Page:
- While traditional grid resiliency continues to grow, the North American Electric Reliability Corporation says there is a growing threat that cyberattacks could be used to cause widespread outages on the nation's bulk power system.
- NERC has issued its 2017 State of Reliability report, concluding that resiliency to severe weather continues to improve, but transmission outages due to human error showed a slight increase last year.
- The report comes as the industry is focused on new analysis that shows the malware used to cause a 2015 Ukraine power outages could be modified to attack the United States' grid.
There were no successful grid attacks last year, and no loss of load, but NERC's latest reliability assessment cautions not to read too much into that accomplishment.
"While this indicates NERC’s efforts with industry have been successful in isolating and protecting operational systems from various adversaries, this does not suggest that cyber security risk is low," the nonprofit reliability agency said in the report.
Looking to better address risk management, the report notes NERC Critical Infrastructure Protection Committee, NERC’s Electricity Information Sharing and Analysis Center developed a "roadmap for future metrics development," including refining the initial set of metrics that are based on operational experience. The roadmap also addresses challenges associated with security-related data collection.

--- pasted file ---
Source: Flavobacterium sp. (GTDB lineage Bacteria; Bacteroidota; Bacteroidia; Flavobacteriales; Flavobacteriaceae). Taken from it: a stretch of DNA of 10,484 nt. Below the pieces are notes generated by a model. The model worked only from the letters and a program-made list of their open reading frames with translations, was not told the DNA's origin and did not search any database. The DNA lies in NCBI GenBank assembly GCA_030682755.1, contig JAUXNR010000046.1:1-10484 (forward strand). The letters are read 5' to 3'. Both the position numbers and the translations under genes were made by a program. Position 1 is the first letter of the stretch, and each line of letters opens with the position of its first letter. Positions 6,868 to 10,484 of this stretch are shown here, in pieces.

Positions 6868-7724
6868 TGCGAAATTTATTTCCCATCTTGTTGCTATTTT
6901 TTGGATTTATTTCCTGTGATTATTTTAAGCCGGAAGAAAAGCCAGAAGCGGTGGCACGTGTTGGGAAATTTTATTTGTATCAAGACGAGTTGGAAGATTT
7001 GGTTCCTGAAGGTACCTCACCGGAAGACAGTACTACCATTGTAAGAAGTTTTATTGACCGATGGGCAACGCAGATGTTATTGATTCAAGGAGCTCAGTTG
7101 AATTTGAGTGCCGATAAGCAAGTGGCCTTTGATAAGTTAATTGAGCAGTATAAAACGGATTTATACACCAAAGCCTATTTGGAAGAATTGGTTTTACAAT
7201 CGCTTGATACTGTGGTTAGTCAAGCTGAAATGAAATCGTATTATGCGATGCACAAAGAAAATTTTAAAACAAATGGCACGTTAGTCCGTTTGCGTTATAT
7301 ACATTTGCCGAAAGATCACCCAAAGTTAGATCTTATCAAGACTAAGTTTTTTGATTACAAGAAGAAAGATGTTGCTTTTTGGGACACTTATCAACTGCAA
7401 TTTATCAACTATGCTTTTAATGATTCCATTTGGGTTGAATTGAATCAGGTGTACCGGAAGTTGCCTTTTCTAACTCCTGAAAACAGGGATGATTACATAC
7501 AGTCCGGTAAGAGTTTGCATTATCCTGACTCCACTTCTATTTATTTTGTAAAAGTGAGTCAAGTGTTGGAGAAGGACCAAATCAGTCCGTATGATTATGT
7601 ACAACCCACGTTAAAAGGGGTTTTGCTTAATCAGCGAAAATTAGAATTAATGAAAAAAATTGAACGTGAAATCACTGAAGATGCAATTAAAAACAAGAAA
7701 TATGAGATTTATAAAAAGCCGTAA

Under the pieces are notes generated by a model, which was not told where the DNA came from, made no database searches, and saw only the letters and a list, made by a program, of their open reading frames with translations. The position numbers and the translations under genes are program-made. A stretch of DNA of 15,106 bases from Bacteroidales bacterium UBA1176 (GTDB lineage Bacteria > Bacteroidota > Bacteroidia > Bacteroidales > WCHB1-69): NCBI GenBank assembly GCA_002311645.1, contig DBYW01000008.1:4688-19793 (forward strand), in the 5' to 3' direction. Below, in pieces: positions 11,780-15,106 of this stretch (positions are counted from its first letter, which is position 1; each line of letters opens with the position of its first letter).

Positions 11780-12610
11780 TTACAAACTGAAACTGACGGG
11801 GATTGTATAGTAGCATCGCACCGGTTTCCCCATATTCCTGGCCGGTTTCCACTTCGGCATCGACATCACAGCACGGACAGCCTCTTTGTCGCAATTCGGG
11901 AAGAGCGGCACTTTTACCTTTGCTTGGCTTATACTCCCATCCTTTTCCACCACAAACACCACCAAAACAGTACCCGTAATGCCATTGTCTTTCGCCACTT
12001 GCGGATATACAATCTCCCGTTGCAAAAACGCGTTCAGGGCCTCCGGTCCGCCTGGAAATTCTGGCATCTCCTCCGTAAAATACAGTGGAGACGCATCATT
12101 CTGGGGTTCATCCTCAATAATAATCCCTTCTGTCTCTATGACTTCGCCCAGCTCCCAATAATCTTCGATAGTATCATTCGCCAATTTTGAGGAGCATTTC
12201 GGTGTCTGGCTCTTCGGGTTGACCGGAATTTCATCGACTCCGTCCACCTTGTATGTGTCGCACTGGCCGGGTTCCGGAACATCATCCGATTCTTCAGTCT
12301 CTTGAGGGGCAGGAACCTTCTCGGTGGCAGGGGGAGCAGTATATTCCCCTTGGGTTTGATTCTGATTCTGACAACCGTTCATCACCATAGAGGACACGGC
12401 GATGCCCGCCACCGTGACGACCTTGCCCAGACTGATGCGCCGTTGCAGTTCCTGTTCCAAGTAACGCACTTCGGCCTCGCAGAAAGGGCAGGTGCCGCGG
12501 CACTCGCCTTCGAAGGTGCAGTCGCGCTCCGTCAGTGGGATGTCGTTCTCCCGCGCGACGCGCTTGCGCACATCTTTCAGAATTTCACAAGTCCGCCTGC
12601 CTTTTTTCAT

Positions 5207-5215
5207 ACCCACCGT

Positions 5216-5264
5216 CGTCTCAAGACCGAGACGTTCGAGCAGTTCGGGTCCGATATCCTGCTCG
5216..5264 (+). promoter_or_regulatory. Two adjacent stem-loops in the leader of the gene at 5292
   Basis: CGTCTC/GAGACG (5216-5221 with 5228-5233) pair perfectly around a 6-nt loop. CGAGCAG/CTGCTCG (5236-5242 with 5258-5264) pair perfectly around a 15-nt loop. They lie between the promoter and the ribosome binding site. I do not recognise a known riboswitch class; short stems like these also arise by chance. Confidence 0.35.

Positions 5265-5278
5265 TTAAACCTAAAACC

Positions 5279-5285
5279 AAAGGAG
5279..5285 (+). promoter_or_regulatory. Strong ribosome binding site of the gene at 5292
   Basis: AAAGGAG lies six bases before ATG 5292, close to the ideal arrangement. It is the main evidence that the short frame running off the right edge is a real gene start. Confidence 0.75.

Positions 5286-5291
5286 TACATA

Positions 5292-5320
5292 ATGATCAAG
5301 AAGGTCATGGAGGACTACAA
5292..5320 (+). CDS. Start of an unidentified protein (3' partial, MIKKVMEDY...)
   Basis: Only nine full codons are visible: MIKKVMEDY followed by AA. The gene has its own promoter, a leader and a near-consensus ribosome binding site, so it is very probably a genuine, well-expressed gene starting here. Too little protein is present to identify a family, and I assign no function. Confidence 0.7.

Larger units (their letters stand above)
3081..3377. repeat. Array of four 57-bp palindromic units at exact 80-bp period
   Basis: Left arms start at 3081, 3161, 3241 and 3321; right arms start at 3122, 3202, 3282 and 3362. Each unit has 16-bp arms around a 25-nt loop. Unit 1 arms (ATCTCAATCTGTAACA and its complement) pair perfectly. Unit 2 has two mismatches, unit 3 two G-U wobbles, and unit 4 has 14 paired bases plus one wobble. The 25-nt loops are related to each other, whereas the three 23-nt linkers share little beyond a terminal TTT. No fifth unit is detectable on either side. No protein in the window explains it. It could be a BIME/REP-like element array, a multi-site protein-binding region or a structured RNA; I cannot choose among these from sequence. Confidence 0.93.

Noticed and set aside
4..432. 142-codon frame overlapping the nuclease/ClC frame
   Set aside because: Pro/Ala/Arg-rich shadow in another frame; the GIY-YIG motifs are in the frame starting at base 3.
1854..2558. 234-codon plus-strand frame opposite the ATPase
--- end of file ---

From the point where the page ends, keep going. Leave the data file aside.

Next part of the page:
Part of the difficulty in collecting data, but what helps protect the bulk power system, is the sheer number and type of cyber systems and equipment used by the industry. NERC's report said the array is "vast, making it difficult to develop metrics that are meaningful to individual entities across the industry."
Earlier this month, cybersecurity firm Dragos issued a report concluding malware that was used in a 2015 cyberattack resulting in power outages in Ukraine could be modified by its Russian developers to target the United States.
NERC issued a statement responding to the report, noting that to date there are "no reported instances of the malware in North America."